An invariant of the stack watermark is that, given a callee which is the last frame of the stack, both the callee and the caller are processed. To ensure this, when the stack watermark state is installed when waking up from safepoints, both the caller and the callee are processed. The callee is armed so that returns from that callee will trigger further processing of the caller, moving the armed frame to the caller, and so on. Hence processing triggered by frame unwinding or walking always occurs two frames above the frame being unwound or walked. This simplifies the passing of arguments that have to be owned by the caller yet are used by the callee; both the caller and the callee frames (and hence the extra stack arguments) can be accessed freely.

Java threads will process the minimum number of frames needed to continue execution. Concurrent GC threads will take care of the remaining frames, ensuring that all thread stacks and other thread roots are eventually processed. Synchronization, utilizing the stack watermark barrier, will ensure that Java threads do not return into a frame while the GC is processing it.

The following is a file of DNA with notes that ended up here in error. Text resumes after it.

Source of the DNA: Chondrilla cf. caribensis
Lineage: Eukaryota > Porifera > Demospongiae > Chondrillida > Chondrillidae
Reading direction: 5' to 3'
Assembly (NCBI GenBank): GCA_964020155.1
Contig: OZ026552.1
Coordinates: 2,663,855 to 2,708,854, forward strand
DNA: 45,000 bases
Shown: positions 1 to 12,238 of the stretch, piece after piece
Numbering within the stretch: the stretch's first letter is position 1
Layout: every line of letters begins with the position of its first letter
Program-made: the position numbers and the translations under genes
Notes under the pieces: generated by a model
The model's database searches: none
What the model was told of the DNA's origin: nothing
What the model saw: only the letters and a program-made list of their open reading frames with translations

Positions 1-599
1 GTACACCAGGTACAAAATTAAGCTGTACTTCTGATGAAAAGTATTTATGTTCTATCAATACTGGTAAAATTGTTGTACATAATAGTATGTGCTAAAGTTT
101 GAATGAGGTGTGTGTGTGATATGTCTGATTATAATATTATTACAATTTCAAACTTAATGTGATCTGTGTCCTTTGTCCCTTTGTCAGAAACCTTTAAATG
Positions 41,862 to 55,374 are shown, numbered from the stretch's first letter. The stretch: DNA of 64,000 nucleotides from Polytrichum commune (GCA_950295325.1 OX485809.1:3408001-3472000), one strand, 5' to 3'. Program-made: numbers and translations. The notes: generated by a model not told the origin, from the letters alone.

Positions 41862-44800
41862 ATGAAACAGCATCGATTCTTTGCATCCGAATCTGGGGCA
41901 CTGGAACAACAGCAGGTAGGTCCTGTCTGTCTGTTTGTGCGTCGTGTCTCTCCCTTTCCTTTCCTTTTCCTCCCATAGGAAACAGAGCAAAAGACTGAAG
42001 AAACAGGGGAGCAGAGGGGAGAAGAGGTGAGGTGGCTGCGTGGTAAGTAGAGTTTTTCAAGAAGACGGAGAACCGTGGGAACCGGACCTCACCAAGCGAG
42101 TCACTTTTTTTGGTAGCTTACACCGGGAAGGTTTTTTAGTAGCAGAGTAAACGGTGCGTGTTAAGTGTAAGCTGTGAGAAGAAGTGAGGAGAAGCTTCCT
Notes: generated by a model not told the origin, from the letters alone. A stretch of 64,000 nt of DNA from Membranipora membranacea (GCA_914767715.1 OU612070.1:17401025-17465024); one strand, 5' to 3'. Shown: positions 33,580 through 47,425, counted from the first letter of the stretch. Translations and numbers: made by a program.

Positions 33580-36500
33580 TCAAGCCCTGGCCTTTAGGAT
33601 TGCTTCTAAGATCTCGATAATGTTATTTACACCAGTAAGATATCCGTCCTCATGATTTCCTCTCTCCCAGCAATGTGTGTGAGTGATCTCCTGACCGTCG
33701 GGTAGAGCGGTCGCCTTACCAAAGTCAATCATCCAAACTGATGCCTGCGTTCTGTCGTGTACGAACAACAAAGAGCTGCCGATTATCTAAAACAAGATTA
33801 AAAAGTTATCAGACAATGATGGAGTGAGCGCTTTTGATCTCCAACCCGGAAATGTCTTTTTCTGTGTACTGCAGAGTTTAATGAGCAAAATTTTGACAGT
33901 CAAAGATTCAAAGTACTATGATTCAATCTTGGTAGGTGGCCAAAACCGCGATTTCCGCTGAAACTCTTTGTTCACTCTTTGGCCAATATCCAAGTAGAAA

When it comes to dealing with stack walkers, we considered the alternative solution of sprinkling load barriers across the VM where object references are loaded from the stack. We dismissed this because it fundamentally could not guarantee that root processing of internal pointers into objects are processed correctly. The base pointer of an internal pointer must always be processed after an internal pointer, and stack walkers would risk violating that invariant. Therefore we chose the approach of processing the whole frame, if not already processed, via stack walking.


The main code paths affected by this work are paths that other tests already stress to a great degree, so stress testing with the existing testing infrastructure should be sufficient.

Thanks for the explanations. For the title, how about ���ZGC: Concurrent Thread-Stack Processing���? A general audience will know what a ���thread stack��� is, but they might wonder whether an ���execution stack��� is something different. Since one millisecond is something that we can measure, I moved that goal into the Success Metrics section. To clarify the mention of the time-bounded marking termination operation I removed the word ���arbitrarily��� -- that was confusing to me since it wasn���t clear that it was arbitrary in the sense it���s chosen by you, rather than by an end user or a heuristic. To clarify the use of ���snapshot��� it turned out to be easy just to remove that word. The new description of the last-callee invariant makes sense. Let me know if this looks okay now, and I���ll move it to Candidate.